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Au pair guilty in baby's death

In a case that riveted audiences on both sides of the Atlantic, a 19-year-old British au pair was convicted of murder Thursday for shaking a baby in her care.

It took jurors three days to convict Louise Woodward of second-degree murder in the death of 8-month-old Matthew Eappen. The child died Feb. 9, five days after Woodward called 911 to say he was unconscious.

Woodward broke down as one of her lawyers, Andrew Good, embraced her.

"I didn't do anything," Woodward said through loud sobs. "Why did they do that to me?"

Her parents sat stone-faced after the verdict was read.

The conviction carries a sentence of life in prison with a chance of parole in 15 years. Middlesex Superior Judge Hiller B. Zobel set sentencing for this morning.

The defense said the verdict would be appealed.

"The only 12 people who believe Louise Woodward is guilty are the 12 people on the jury," said defense attorney Good. "I'm at a loss to understand how anyone in their right mind could come to this verdict."

Good added: "Her parents are devastated, like we all are."

Matthew's parents, Sunil and Deborah Eappen, both physicians, were not in the courtroom. They did not immediately return a phone call to their home.

Prosecutor Gerard Leone Jr. said the Eappens watched the verdict on television. "They're obviously satisfied that the person responsible for killing Matty was found responsible," he said.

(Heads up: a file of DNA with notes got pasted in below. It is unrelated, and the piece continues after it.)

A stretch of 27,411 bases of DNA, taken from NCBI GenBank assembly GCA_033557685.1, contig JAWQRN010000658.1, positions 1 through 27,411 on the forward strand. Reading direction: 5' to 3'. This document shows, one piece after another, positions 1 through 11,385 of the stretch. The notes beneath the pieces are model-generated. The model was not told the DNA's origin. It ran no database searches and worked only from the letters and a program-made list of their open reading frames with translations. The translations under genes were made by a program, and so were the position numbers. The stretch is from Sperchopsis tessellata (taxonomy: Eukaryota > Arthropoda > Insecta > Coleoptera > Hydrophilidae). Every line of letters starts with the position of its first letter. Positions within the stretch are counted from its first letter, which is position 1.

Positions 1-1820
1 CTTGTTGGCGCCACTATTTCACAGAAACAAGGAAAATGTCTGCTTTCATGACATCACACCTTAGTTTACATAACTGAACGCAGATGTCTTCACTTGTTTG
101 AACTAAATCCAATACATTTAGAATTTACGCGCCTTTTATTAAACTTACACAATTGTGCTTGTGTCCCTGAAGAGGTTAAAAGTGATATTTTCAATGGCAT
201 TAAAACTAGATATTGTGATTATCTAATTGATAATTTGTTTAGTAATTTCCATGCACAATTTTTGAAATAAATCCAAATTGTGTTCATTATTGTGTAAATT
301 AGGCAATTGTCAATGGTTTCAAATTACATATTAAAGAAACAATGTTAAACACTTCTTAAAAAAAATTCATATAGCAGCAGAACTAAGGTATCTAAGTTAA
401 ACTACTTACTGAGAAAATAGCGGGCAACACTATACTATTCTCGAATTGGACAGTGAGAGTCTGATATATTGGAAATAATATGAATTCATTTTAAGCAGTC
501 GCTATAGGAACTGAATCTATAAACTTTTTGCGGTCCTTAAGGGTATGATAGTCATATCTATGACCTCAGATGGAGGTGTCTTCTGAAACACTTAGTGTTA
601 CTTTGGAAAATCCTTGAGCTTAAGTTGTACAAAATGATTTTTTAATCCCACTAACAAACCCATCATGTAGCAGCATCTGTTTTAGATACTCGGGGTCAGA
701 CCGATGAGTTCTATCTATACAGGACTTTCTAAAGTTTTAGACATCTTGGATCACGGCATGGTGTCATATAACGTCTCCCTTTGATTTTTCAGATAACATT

The three-week trial captivated audiences in the United States and in Britain, where trials are not televised and viewers were transfixed by the gavel-to-gavel television coverage afforded the case.

Prosecutors contended Woodward shook Matthew and slammed his head against a hard surface out of frustration with the fussy infant and a job that hampered her social life.

The Eappens said Woodward had chafed at their efforts to get her to curb her late hours.

"This case wasn't really a close call before it got into the courtroom," said prosecutor Martha Coakley after the verdict. "The jury was able to see through the medical evidence that this child had been harmed."

A second-degree murder conviction requires a jury to decide that the defendant intentionally killed another person with malice.

Police officers testified that Woodward told them she had been "a little rough" with the child, a statement she has denied making.

Woodward, who took the stand on her own behalf, was unflappable as she denied doing anything to harm the child. Medical experts called by her lawyers testified that there were no external signs of trauma; they said the baby had a previously undetected head injury that could have been reopened by minor jarring.

Bolstered by what they considered to be a strong case, defense attorneys adopted an "all or nothing" strategy and asked the judge to bar the jury from considering a reduced charge of manslaughter.

Over prosecutors' objections, Zobel agreed and gave jurors only three options: convict Woodward of either first- or second-degree murder, or acquit her.

Woodward, from the small farming town of Elton, England, was 18 when the baby died. The murder charge was seen by many in her homeland as part of a rush to judgment against her.

"She's incapable of an act of cruelty like that," Hazel Mayamba-Kasongo of Elton told CNN. "This is unacceptable."

In the United States, the case has raised questions about parents' responsibility in finding reliable child care.

Some working parents saw Woodward as their worst nightmare. Others criticized the Eappens, especially the mother, for working instead of caring full-time for their two young boys and for hiring a teenager with little formal training.

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